Do you spend more time saving posts of beautiful products on Instagram and Pinterest as we get ready for holidays? I find myself hitting the "save" button more and more frequently, as I'm subconsciously starting to think about gifts for the special people I'm going to visit in the Pacific Northwest. (I'm also thinking a lot about our new apartment, so I'm probably doing more wishlists for myself than I'd like to admit). But, as I review the images and products I set aside, the ones that stick with me are the artisan made products that can't be mass produced. When pictured alongside their commercial counterparts, the difference becomes even more striking.
Working in antiques, I'm reminded again and again about the importance of slowing down, the beauty of items created by hand, and the lessons in our time that remind us to go for quality. Like many of you, I'm also a fan of mixing the old with the new, and the high-end with the lucky find. So, in the spirit of shopping "artfully" and supporting the artists and small businesses that create exceptional beauty today, I wanted to put together a holiday series of my favorite recent finds - starting with a favorite plaster master in the UK.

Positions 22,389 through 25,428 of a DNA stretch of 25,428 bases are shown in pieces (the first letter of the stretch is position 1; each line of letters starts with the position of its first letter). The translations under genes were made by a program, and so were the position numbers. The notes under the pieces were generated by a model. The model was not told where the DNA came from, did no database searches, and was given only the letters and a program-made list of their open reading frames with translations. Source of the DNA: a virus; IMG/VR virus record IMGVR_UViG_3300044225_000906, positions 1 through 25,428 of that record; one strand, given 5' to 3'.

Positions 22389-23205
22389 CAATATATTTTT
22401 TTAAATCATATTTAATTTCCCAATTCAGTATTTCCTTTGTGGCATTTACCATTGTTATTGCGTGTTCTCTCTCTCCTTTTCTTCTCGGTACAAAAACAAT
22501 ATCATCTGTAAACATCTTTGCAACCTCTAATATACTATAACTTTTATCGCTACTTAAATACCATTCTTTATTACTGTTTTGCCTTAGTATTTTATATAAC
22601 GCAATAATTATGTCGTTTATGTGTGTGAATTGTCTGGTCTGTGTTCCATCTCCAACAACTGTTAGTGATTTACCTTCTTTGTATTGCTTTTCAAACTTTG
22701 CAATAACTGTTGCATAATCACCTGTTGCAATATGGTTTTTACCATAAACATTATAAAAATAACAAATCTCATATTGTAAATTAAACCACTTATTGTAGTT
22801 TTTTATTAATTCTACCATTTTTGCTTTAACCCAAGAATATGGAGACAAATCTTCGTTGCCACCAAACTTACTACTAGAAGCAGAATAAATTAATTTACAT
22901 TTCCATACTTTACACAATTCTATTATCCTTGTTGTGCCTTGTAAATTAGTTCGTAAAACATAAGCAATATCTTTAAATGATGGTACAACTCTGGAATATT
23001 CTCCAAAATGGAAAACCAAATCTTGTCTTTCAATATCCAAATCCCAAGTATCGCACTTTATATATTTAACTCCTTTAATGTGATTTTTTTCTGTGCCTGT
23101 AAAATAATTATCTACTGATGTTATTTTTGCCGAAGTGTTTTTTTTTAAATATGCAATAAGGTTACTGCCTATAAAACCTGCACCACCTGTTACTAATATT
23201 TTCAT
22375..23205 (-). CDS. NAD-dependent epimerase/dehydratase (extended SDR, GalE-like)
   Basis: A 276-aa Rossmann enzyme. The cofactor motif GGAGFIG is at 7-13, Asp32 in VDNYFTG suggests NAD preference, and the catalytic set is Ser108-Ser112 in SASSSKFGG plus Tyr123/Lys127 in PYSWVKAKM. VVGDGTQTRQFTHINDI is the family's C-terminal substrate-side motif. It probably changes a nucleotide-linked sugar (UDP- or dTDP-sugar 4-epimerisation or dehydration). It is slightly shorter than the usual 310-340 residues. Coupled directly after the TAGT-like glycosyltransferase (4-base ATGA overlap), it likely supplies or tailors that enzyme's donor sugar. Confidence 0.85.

Please note, as is the nature of craftspeople and antiques - ship times may be in the future, processing might take longer, and some items are the only one of their kind in the whole world. But this seems to make the whole purchasing and receiving process feel a bit like Christmas if you ask me!
Living in Paris, the art of plasterworks is everywhere. From the interiors of white, light-filled Haussmannien appartments, to government buildings, museums and even the ceiling of my doctor's office - decorative plasterwork is part of the city's interior charm.
Geoffrey Preston is one of the UK's most prolific architectural sculptors, and after studying sculpture at Hornsey College of Art, and training as a stonemason and carver, he has been the lead on multiple significant restoration projects for historical properties.
For the past 20 years, Geoffrey has run a workshop in the countryside in Devon, a few miles outside Exeter. Alongside his wife Jenny Lawrence, and a small group of skilled tradespeople, he creates sculpture and decorative plasterwork.